says:—"The expedition which left here last
evening, destination supposed to be Colum
bus, is having a warm time down tbe river.
Heavy cannonading has been heard here for
the last four hours.
Nobody really bolieves that Gen. Fremont
s about to excite any commotion in Missou
, or that the officers under his command,
■ill instigate a rebellion in the Federal
rmy There is no question, however, from
hat is already seen in certain papers in the
North and West, that Fremont himself mvs 1
ie mortified and astonished at his dismiaaal,
nd his friends disappointed, chagrined, and
omewhat incensed. It waa proposed to
make of Gen. Fremont, hereafter, a man of
high political importance in tho United
States. If successful as a General, he would
have been again a candidate for President,
with strong anti-slavery views.
The New York Independent publishes a
" sensation " article about the presumed vis
it of Thurlow Weed to Europe; the "ex
pressed conviction of Mr. Seward that the
North cannot succeed;" a peace and recog
nition in sixty days; preparation by the
government, Ac, &c., &c. There is probably
no foundation whatever for the article. The
N. Y. Tribune contradicts it, though it re
iterates its formerly expressed opinion that
ttbe British ministry would recognize the
>uthern Confederacy, if it could do so with
out a palpable and perilous disregard of in
A despatch in the New York Tribani
says:—"Widow Triplet!, who lives near Al
exandria, and whose sympathies are believi .1
Id be with the Confederates, unaccountably
lost eight slaves. She thought that they
were within the lines of Gen. HeintzcimariN
coniuiand, and applied to that officer for re
lief. Foreseeing on** p iSsible objection to
the return of her chattels, she backed her
petition with a penal bond, pledging hersei*
not to sell them Smth. The bond, Gener..!
Heintzelman told her lie was lawyer euougb
to know to he worthies*, because without a
consideration. The .slaves he declined to
search for or surrender, adding, that be was
A letter in the New York Tribune gives >•
graphic account of the effect* of the late gale
at Hatteras Inlet. The island was submer
ged, shanties, tents and provisions were
swept off, and there is great distress and
privation am mg the troupe. The Confede
rates were expected tv attack the place in a
few days. The writer says the result of the
storm makes good the prediction of the Con
federates, that in taking Hatteras frothing
was gained, but much would be lost.
The New York Tribune says that tho r-r
--'. suit of the New York city election is "supei
; ficially disheartening." That is, we pre
suine, disheartening to the Tribune, and
those of its politics.
Baron Piper, the new Minister from Swe
den, has been recognized by President Liv-
A mob attacked the office of the Baltimore
Republican, ou Thursday, but were disper
sed, and the ringleaders sent to jail.
Gen. Havelock, recently arrived in this
this country, and who has offered his servi
ces to the Federal Government, ia a brother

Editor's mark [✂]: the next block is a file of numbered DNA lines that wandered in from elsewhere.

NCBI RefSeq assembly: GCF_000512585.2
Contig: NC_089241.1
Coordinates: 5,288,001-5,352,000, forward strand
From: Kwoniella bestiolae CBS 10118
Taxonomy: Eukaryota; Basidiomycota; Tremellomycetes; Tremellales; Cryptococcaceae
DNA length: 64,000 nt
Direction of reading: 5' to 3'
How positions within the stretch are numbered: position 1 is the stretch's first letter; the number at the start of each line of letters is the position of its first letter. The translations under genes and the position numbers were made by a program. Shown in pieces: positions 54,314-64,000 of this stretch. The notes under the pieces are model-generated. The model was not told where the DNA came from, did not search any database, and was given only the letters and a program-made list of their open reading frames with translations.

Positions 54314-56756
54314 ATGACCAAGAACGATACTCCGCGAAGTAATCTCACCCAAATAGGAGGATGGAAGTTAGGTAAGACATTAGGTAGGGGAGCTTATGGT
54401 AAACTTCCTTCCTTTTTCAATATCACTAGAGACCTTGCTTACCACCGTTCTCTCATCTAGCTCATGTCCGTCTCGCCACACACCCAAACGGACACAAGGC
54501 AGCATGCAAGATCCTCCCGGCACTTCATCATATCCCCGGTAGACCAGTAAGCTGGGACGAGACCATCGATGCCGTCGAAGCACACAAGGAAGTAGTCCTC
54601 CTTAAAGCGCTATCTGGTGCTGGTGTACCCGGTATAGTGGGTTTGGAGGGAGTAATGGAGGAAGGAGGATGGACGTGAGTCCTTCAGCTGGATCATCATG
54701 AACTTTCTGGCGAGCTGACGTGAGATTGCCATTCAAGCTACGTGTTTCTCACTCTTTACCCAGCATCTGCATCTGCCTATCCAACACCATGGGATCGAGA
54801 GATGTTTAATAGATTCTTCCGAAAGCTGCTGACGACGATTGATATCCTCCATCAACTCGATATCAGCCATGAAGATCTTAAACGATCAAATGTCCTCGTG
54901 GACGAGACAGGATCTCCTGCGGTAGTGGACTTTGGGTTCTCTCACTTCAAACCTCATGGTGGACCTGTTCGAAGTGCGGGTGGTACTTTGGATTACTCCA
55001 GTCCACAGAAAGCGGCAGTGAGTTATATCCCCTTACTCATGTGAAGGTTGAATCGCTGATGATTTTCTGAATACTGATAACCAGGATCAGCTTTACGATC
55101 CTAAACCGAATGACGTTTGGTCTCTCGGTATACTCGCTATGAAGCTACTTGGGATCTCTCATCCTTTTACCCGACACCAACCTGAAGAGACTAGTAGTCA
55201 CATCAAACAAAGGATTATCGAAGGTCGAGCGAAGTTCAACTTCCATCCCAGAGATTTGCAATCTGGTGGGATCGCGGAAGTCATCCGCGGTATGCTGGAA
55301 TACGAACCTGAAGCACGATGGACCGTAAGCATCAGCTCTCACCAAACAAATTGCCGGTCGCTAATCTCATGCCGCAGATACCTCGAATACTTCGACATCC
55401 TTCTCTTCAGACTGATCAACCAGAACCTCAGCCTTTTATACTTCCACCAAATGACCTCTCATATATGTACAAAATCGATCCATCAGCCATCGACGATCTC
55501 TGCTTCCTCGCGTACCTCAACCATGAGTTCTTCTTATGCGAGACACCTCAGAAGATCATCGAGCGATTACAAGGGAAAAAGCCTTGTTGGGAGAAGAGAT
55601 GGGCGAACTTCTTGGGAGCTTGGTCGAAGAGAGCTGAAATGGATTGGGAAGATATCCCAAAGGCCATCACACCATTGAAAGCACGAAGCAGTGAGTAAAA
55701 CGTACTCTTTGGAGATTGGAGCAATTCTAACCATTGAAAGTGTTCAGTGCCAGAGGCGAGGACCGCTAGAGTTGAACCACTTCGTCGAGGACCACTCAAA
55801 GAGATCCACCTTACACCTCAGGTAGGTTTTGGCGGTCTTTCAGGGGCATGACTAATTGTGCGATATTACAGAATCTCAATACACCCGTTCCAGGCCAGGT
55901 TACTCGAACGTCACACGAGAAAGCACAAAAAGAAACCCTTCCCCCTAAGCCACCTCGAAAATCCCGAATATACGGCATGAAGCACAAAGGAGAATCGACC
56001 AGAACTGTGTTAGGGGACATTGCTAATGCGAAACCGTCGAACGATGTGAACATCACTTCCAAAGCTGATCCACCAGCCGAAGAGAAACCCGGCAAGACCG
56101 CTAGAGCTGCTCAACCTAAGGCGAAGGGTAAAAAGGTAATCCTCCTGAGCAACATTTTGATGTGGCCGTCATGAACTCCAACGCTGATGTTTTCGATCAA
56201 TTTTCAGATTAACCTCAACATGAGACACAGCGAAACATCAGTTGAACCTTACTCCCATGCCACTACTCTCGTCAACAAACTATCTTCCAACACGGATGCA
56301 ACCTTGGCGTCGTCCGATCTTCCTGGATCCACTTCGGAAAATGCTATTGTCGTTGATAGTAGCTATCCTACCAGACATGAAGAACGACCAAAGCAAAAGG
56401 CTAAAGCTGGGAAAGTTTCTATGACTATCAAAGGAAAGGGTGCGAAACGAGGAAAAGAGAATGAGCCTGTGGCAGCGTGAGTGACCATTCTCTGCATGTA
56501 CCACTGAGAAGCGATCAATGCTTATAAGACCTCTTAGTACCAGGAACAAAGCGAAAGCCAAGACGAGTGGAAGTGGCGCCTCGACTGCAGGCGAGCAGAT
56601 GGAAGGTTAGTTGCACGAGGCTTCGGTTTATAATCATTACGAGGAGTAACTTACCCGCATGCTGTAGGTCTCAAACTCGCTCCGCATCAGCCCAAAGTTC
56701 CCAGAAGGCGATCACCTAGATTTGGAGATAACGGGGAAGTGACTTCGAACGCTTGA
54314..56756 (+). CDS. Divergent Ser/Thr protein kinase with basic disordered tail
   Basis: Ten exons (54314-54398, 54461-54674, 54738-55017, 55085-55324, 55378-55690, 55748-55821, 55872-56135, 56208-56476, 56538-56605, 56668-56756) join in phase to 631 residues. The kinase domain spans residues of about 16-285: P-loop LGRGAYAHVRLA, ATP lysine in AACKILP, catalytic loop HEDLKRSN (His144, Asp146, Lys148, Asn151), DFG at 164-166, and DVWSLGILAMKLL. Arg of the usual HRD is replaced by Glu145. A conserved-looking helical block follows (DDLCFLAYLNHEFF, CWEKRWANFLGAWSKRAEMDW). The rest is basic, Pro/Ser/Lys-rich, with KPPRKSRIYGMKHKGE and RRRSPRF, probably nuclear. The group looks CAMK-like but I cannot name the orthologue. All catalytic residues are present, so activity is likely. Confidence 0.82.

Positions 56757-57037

of the late Sir Henry Havelock, of note in
Col. Cochrane's anti-slavery speech, re
cently delivered in New York, ia said by the
New York Tribune, to be welcomed in some
of the camps.
Another skirmish recently took place be
tween some Federal and Confederate gun
boats in the Southwest mouth of the Missi-.-
P ai ppi. No damage was done on either side.
Col. Hawkins, who commands at Hatteras,
has arrived in Wanhington, and represents
the necessity of either protecting iheir po
sition from such heavy gales as that of Fri
day and Saturday, or removing the troops
to Fortress Monroe. It, appears tbat in ad
dition to the destruction of government
stores, tour sentries of the Twentieth Indiana
regiment were drowned in the breakers du
ring the gale.
An Englishman who ha- recently visiud
the Norfolk navy yard, writes to the London
Herald, that of the vessels formerly belong
ing to the U. S. navy, and sunk at the com
mencement of the present war, the Meirim.io
has been raised and converted into an iron
clad floating battery; the Plymouth and
German town bave also been raised, and h im
propriations made to raise the Columbus anrl
Delaware. The Pennsylvania and Colum
bus were burnt and sunk, and are now hulks
obstructing the navigation of Elizabeth riv
er. The frigate United Statea is partially
manned, and has fourteen guns on board.
Mr. Smith O'Brien's proposal to become ■_
peace mediator, in this country, aud to come
over and aettle by his efforts the difficulties
between the North and the South, seems n>
meet with taunta and jeera from all parties,
both on the other, and this side of the Atlan
tic. The general cry is, "wait till you nre
asked"—"whu are you, that you should set
tle any body's difficulties?"
The New York Herald publiahes, in full.
Mr. Breckinridge'a Addreaa, on resigning
Mb seat in the Senate of the United States.
In speaking of Gen. Fremont, tbe New
York Herald saya, "his farewf 11 address to
hia soldiers is the beat thing he has done."
FOR RENT.-WIU be~rontrt te'whaW
tbey may bring, the BAR ROOM, BILLARI>
ROOM AND TABLES, BARBER SHOP
K CKL h A -5x T u s dertheCit -' Hote -- '